Running is addicting

The t-shirt is a blank canvas

A mini-retirement at 23

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In childhood and adolescence, my identity was inextricably tied up with sport. Athletics, touch rugby, and football among other things, you name it, I probably played it. Perhaps it was just the overwhelming energy one has in youth, or a product of the environment I was in, I could not see a life for myself without sport. Though like many others, I discovered more of what the world had to offer in the way of cultural, academic, and professional pursuits and thus left my boots up to dry so-to-speak. It is been six or so years since I made a consistent habit out of exercise in general, and the sport I have chosen is running.

I never was a fan of running. My specialisation in athletics was in the 100m and 200m, and thus middle-distance and long-distance were among my biggest fears. My stamina was poor for someone who purported to be so active. Over the couple of months of running I have done, I have found it unimaginably addicting. The dopamine hit associated with logging a run and seeing the statistics is second to none. As someone that studied statistics, I love my numbers, and being able to see so metrics for my runs makes it so much fun. For example, my favourite feature is checking my heart rate throughout a run to see when and where I was exerting myself and taking it easy.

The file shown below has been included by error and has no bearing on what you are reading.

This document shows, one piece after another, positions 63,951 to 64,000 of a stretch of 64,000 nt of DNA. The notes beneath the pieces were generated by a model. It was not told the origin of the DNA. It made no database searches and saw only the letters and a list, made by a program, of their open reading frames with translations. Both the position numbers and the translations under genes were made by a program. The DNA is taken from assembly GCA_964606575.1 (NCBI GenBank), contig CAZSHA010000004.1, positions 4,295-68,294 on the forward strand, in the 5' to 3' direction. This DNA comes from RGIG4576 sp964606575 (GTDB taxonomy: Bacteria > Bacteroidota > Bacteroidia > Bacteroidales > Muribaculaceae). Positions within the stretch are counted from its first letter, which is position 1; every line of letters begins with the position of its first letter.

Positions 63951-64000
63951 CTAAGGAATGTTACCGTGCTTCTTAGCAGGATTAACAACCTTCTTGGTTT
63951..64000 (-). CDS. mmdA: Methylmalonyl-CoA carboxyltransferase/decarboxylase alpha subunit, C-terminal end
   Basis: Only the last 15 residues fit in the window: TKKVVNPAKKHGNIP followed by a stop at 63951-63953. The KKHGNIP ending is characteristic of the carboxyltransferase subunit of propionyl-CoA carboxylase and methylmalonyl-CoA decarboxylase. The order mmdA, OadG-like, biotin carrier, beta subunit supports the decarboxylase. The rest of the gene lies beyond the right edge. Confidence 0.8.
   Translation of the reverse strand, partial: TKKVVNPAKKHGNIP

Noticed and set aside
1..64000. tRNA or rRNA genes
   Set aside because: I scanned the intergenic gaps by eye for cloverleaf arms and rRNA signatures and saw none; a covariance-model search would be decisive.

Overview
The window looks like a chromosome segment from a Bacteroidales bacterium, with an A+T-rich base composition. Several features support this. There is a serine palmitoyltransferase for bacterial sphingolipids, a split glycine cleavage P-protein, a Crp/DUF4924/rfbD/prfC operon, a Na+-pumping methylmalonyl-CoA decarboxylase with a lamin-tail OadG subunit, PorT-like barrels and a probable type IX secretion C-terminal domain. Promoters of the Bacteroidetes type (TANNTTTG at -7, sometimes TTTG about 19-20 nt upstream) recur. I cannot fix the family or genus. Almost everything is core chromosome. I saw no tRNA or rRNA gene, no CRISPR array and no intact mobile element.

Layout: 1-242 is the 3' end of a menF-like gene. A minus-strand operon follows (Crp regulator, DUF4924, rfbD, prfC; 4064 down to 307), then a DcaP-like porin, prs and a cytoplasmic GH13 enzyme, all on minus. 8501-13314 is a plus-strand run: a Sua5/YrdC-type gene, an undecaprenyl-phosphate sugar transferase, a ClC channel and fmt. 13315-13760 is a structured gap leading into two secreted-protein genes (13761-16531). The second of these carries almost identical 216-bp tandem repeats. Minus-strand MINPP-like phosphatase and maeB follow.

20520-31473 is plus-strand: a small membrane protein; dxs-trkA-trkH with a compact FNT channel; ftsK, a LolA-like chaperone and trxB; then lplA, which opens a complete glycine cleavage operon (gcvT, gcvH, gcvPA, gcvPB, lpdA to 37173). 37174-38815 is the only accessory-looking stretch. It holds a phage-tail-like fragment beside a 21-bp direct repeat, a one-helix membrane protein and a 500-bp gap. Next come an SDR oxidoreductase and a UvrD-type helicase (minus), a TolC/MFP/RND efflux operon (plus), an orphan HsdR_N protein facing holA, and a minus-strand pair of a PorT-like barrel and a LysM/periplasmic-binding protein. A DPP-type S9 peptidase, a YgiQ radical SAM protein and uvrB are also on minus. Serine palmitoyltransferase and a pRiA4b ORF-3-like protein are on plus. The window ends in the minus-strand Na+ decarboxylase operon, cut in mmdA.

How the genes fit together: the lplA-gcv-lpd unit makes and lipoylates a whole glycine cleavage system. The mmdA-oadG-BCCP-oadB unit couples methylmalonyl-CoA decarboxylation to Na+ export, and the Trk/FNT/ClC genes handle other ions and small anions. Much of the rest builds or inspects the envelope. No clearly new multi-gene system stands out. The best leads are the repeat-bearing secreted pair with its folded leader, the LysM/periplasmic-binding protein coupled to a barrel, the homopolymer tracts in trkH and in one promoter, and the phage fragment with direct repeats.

The other major source of motivation has been from seeing the scale everyday. I started eating healthier and doing intermittent fasting in tandem with the daily running. Slowly but surely, I see myself shave off 100 grams here and 200 grams there. Seeing this reduction in weight most days has been inherently motivating. It is a (mostly) reliable sign of progress, plain and simple. My attention is on the day-to-day of the process, and not so much week or months from now.

The daily and consistent exercise has given me so much energy. I run mostly in the mornings after getting a bit of work done around 10-11, around the time most of my peers would be getting their coffee. I feel like running has the same effect on me as caffeine has on others, it is a mid-morning boost of energy that I need to fuel the rest of my day. It sounds so counter-intuitive, especially given that my eating period for the day is 2pm to 6pm hence I exercise in a fasted state, but it just does.

I never imagined that I would be someone that would voluntarily submit themselves to running everyday, but the constellation of factors that I described above have been too compelling. While the initial motivation was weight loss, I don’t view this as a short-term endeavour. Just he opposite actually, this is very much a lifestyle in my mind, one that I hope to live for the rest of my days.

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